Genomic DNA was isolated from peripheral
blood leukocytes according to published
protocols for extracting DNA from human
nucleated cells [5]. To determine the ACE
genotype, genomic DNA was amplified by
PCR [6] initially using a flanking primer pair
and subsequently when necessary, with a
primer pair that recognizes the insertion
specific sequences for confirmation of the
specificity of the amplification reactions.
The flanking primer pair used was
5’CTGGAGACCACTCCCATCCTTTCT3’ and
5’GATGTGGCCATCACATTCGTCACGAT3’.
Amplification with this primer pair results in
490 bp and 190 bp amplification products
corresponding to the I and D alleles,
respectively. PCR amplification used 25 µL
reactions (0.5 µg genomic DNA, 200 pmol of
each primer, 0.5 mM each of deoxy-ATP, GTP,
CTP, thymidine 5-triphosphate (TTP), 3 mM
MgCl2, 1 unit of Taq DNA polymerase (Perkin-
Elmer, Norwalk, CT, USA), 0.001% gelatin
and 10 mM Tris-HCl, pH 8.3) with 10 min.
denaturation at 94 oC, followed by 30 cycles of
one min. at 94 oC, one min. at 58 oC (annealing)
and two min. at 72 oC (extension) in a thermal
cycler. PCR products were detected on a 2%
agarose-gel containing ethidium bromide.
Mistyping of ID heterozygotes as D
homozygotes may occur due to the preferential
amplification of the D allele and inefficiency in
the amplification of the I allele [7]. To increase
the specificity of DD genotyping, PCR
amplifications were also performed with an
insertion
specific
primer
pair
(5’TGGGACCACAGCGCCCGCCACTAC3’
and 5’TCGCCAGCCCTCCCATGCCCATAA3’)
in all samples that were found to be DD after
amplification with the flanking primers.
Briefly, insertion-specific amplification was
performed using 25 µL reactions (0.5 µg
genomic DNA, 200 pmol of each primer, 0.5
mM each of deoxy-ATP, GTP, CTP, TTP, 3
mM MgCl2, 0.5 units of Taq DNA polymerase,
0.001% gelatin and 10 mM Tris-HCl, pH 8.3)
with one min. denaturation at 94 oC, followed
by 30 cycles of 30 sec. at 94 oC, 45 sec at 67 oC
(annealing), and two min. at 72 oC (extension).
Under these conditions, only the I allele
produced a 335 bp amplicon. The 335 bp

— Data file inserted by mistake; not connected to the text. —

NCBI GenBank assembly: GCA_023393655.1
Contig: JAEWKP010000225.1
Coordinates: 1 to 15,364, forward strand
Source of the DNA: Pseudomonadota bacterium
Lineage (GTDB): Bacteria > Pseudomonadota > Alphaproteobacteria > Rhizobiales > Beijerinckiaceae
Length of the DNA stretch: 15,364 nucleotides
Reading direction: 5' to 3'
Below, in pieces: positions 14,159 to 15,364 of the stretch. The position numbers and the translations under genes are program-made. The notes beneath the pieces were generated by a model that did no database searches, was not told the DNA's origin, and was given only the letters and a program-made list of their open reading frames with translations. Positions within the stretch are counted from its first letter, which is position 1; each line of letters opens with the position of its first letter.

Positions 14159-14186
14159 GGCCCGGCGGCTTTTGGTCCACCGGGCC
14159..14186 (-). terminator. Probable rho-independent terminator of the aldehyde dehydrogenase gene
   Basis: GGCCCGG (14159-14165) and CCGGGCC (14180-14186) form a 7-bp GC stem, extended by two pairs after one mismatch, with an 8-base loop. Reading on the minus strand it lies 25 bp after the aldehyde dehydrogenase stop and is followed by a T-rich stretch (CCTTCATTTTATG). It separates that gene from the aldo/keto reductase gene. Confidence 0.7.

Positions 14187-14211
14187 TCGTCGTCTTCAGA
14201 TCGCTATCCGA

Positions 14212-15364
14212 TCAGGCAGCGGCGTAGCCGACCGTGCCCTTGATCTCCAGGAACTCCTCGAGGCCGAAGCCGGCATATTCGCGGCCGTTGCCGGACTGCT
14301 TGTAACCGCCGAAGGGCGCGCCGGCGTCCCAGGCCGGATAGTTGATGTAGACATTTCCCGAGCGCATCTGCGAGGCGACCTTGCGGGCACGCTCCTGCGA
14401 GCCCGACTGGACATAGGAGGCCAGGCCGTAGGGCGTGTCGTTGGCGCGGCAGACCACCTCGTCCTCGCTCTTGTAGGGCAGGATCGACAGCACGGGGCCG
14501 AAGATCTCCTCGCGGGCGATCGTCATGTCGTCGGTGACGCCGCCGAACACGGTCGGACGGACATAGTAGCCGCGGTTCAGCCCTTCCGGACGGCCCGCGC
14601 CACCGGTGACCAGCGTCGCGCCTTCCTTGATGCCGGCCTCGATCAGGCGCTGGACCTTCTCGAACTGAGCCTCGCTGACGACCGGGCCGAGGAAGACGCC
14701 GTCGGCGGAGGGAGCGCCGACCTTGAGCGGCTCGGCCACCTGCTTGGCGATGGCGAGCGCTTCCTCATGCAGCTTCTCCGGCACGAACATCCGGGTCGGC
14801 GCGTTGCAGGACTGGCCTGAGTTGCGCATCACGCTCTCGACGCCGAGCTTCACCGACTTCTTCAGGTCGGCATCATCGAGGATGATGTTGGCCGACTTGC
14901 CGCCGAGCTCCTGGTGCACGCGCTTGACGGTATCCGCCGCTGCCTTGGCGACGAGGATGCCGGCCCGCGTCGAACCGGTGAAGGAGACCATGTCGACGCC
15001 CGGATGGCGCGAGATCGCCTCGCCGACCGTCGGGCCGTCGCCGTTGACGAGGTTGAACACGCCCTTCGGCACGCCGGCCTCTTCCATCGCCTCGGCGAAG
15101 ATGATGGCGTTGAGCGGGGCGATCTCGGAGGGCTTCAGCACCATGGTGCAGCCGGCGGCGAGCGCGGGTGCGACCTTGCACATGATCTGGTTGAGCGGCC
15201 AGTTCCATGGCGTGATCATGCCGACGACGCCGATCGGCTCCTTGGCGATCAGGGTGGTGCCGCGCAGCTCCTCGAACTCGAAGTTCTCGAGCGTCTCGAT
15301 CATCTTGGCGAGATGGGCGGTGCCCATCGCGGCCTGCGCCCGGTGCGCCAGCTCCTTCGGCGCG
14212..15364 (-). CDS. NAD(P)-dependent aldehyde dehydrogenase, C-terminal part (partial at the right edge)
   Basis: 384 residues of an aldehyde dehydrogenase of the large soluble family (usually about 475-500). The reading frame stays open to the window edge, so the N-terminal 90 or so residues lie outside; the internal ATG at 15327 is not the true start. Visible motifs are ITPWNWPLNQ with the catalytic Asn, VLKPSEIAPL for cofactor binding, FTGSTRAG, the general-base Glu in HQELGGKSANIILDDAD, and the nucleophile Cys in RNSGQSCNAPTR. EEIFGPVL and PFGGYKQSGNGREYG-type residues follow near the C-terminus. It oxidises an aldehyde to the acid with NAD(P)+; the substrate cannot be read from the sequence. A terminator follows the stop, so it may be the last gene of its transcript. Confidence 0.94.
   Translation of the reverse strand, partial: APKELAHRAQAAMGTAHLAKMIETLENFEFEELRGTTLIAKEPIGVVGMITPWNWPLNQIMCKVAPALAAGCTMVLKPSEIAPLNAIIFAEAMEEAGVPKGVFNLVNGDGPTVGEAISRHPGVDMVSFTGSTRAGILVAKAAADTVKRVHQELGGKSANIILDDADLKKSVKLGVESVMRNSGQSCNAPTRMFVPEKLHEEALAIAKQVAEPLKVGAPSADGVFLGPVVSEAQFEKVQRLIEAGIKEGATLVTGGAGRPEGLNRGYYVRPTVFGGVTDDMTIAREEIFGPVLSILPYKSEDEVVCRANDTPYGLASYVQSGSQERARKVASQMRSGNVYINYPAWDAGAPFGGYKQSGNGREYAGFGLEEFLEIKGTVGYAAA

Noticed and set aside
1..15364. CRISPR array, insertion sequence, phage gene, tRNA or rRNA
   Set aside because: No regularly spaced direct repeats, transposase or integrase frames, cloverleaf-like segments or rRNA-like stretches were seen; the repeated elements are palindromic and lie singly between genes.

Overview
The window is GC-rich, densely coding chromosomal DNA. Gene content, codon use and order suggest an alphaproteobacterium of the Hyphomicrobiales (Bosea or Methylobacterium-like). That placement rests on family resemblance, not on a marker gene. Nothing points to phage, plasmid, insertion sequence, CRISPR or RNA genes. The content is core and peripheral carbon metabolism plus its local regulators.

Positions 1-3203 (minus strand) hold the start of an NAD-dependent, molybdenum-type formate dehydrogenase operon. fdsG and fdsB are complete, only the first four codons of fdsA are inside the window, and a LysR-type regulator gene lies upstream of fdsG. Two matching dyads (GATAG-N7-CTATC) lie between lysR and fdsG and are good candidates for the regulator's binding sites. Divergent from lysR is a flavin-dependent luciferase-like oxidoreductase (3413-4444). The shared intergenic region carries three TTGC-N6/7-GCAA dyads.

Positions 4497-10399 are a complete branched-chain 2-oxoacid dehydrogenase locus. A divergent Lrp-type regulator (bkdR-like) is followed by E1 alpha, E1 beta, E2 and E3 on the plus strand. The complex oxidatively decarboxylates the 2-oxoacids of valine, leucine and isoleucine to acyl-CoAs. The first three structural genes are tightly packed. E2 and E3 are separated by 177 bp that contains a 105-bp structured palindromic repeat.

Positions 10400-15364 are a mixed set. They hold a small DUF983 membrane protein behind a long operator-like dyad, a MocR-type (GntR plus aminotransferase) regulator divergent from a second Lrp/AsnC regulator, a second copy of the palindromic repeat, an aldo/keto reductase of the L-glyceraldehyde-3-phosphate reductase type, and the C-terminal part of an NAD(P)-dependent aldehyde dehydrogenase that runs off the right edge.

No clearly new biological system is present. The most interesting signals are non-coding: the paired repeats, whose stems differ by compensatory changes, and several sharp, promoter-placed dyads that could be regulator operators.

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85
fragment was identified on 2% agarose-gel
containing ethidium bromide. The reaction
yields no products in samples of DD genotype.
ETHICS
The study was approved by the ethical
committee of the Diabetes Research Centre of
Madras. Informed oral consent was obtained
from each patient.
STATISTICS
Data are reported as mean ± standard deviation
(SD). Statistical comparisons between group
means were done by the unpaired Student t-test,
while proportions were compared by means of
the Yates’ corrected chi-squared test (χ2). The
odds ratio (OR), together with the 95%
confidence interval (CI), comparing the allelic
distributions in the two study groups were also
calculated. Two-tailed P values less than 0.05
were considered significant. The SPSS/PC+
4.01 package was used to perform statistical
analyses.
RESULTS
As shown in Table 1, the two study groups
were well-matched for gender, age, body mass
index (BMI), duration of both diabetes and
hypertension, and HbA1 values. Nephropathic
patients had significantly higher systolic and
diastolic blood pressure values.
Table 2 shows the ACE genotype distribution
in nephropathic and normoalbuminuric patients.
Among the total patients, 27 (24.8%) patients
had the II genotype, while the ID genotype was
present in 53 patients (48.6%) and the DD
genotype in 29 patients (26.6%). In
nephropathic patients, the ID and DD
genotypes were present in 52.3% and 27.9% of
patients, respectively, as compared to 34.8%
and 21.7% in normoalbuminuric patients. Total
D allele was present with a significantly higher
prevalence (χ2=4.28, P=0.039) in nephropathic
Table 1. Clinical details of 109 South Indian type 2 diabetic patients.
Nephropathic
patients
(No. 86)
Normoalbuminuric
patients
(No. 23)
Statistics
P value
Sex: males / females
57 (66.3%) / 29 (33.7%) 15 (65.2%) / 8 (34.8%)
χ2=0.00
1.000
Age (years)
56.7+8.9
56.7+9.3
t=0.00
1.000
BMI (Kg/m2)
25.9+4.2
25.7+3.5
t=0.21
0.834
Duration of diabetes (years)
13.4+6.9
13.2+5.1
t=0.13
0.897
Duration of hypertension (years)
6.1+3.5
5.7+3.8
t=0.48
0.634